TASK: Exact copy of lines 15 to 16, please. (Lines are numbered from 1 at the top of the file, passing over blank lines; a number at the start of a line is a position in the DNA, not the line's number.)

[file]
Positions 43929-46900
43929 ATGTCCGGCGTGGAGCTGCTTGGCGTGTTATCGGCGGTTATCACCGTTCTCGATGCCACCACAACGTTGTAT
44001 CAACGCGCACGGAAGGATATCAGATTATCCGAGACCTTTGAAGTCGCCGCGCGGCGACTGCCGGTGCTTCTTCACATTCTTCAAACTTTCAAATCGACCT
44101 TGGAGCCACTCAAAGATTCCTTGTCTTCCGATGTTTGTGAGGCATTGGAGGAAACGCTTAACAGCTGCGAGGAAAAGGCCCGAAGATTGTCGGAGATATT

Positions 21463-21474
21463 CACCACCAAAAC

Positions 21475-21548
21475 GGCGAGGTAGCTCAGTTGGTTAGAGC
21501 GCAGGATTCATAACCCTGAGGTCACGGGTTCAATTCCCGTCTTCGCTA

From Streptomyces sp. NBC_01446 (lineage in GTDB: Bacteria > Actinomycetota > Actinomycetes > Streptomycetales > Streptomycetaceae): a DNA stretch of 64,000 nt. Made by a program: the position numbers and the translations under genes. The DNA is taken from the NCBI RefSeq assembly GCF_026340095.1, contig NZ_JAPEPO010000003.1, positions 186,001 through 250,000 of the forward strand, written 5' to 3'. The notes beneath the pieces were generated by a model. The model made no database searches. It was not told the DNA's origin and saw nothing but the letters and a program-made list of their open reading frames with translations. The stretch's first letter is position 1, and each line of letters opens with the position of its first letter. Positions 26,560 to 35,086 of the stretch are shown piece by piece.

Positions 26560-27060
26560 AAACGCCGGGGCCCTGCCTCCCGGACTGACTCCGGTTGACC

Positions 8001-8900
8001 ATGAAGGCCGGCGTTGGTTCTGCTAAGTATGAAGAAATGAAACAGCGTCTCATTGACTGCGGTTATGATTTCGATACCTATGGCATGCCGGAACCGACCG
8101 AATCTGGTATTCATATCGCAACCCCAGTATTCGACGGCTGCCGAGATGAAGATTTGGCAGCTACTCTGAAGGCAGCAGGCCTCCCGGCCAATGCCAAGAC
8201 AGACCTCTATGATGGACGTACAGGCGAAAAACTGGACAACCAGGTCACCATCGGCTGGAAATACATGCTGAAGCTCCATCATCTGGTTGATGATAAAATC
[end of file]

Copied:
8101 AATCTGGTATTCATATCGCAACCCCAGTATTCGACGGCTGCCGAGATGAAGATTTGGCAGCTACTCTGAAGGCAGCAGGCCTCCCGGCCAATGCCAAGAC
8201 AGACCTCTATGATGGACGTACAGGCGAAAAACTGGACAACCAGGTCACCATCGGCTGGAAATACATGCTGAAGCTCCATCATCTGGTTGATGATAAAATC